Places such as Boise, Idaho, and Bozeman, Montana, are likely to see an influx of people as more and more workers operate remotely.

Redfin CEO Glenn Kelman said Thursday that he believes the ongoing coronavirus pandemic will help fuel an ongoing shift among consumers away from large expensive metro areas and toward smaller cities.

Kelman made the comments during a call to discuss his company’s earnings report, which showed that Redfin beat analyst expectations. Kelman repeatedly took an optimistic view of the housing market during the call, saying that demand has remained strong and consumers are still serious about housing despite the pandemic-fueled downturn. But he also expects more and more people to move from big cities to smaller ones.

Glenn Kelman | Photo credit: Redfin

“We’re also preparing for a seismic demographic shift toward smaller cities,” Kelman said.

He specifically cited New York City, San Francisco and Seattle as metro areas that could see residents fleeing. Meanwhile, Kelman mentioned cities like Boise, Idaho, Bozeman, Montana, and Charlotte, North Carolina as cities that may see an influx of residents thanks to the pandemic.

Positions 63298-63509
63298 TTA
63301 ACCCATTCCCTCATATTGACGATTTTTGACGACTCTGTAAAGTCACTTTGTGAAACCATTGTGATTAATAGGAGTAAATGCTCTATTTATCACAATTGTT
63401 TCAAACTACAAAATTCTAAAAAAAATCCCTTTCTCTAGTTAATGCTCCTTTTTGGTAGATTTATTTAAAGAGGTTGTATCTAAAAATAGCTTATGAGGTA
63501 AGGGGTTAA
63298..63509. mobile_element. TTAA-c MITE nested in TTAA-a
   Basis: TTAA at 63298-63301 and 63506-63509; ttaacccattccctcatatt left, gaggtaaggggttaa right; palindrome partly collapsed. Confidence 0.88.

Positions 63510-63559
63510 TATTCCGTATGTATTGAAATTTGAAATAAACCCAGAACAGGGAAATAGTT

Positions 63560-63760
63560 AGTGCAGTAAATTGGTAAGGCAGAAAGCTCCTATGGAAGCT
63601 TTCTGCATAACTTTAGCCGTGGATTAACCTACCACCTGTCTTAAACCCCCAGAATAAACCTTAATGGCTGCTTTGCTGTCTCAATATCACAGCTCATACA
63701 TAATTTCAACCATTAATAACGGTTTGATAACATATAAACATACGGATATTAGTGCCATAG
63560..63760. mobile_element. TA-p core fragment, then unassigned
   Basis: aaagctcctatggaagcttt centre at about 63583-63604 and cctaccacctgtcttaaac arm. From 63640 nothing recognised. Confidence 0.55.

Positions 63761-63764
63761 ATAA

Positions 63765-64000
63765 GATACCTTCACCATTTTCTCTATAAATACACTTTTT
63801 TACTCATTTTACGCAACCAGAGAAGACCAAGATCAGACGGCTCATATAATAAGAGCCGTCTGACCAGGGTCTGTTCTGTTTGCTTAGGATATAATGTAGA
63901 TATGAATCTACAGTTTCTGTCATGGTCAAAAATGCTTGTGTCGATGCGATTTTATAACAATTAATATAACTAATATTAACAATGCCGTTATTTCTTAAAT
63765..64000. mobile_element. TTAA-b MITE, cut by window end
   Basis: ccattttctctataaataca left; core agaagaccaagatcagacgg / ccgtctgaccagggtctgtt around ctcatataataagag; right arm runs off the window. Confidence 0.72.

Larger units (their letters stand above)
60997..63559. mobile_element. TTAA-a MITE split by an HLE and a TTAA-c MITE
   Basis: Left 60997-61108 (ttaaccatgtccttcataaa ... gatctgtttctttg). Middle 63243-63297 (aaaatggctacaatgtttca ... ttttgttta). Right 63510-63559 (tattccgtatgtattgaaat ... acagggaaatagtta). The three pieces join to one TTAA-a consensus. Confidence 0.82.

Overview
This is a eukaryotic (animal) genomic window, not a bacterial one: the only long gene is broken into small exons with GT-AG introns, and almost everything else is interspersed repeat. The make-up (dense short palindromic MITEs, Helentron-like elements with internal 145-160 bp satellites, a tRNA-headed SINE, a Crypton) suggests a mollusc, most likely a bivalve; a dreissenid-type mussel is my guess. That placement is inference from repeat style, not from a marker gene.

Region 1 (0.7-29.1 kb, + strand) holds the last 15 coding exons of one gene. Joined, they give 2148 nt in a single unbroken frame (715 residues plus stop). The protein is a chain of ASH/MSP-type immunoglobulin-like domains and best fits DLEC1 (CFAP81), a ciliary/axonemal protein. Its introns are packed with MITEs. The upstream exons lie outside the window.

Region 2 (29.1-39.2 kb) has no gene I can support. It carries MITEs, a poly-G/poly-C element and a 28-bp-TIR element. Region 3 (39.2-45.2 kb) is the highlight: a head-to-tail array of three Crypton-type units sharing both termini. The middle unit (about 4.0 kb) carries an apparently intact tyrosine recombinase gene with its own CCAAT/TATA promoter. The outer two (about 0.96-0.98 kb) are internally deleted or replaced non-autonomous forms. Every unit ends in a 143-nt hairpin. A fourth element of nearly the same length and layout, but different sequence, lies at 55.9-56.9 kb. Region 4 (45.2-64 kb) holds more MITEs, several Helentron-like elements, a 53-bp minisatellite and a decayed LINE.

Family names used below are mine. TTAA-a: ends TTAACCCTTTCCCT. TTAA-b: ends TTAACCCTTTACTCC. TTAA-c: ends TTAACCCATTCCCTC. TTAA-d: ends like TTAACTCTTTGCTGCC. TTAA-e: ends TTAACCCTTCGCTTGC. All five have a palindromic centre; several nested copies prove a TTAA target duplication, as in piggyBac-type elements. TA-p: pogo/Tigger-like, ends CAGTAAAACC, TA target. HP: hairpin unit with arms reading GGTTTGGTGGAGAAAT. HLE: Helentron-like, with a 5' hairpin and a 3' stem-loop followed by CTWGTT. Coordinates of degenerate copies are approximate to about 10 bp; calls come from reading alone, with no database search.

The flood of residents from pricey areas to more affordable ones is a trend that predates the pandemic, Kelman noted. It has also been covered at length, with many publications observing the friction that occurs when a deluge of people move from one place to another.

Kelman envisions the pandemic accelerating that preexisting trend.

“Now it’s just going to happen faster,” he added.

One of the reasons Kelman cited for that shift is the growth of remote working, which exploded across the country as office workers were told to avoid coming in so that they wouldn’t catch or spread the virus.

Now, people with more flexible work-from-home options may look for housing in areas adjacent to their original metros. When offices opened up, they may still commute on occasion, but either way the pandemic has suddenly made it possible for them to consider living in a distant community.

However, Kelman also said some workers will also leave to go “completely remote.”

If this comes to pass it will likely raise a variety of social and economic issues. Kelman didn’t dive into all of the implications of the trend on Thursday’s call, but he did say that it poses a unique challenge as his company’s services increasingly move beyond pricey coastal markets.

“It is going to be a challenge to make sure we can make money on a $300,000 home,” he concluded.

Email Jim Dalrymple II

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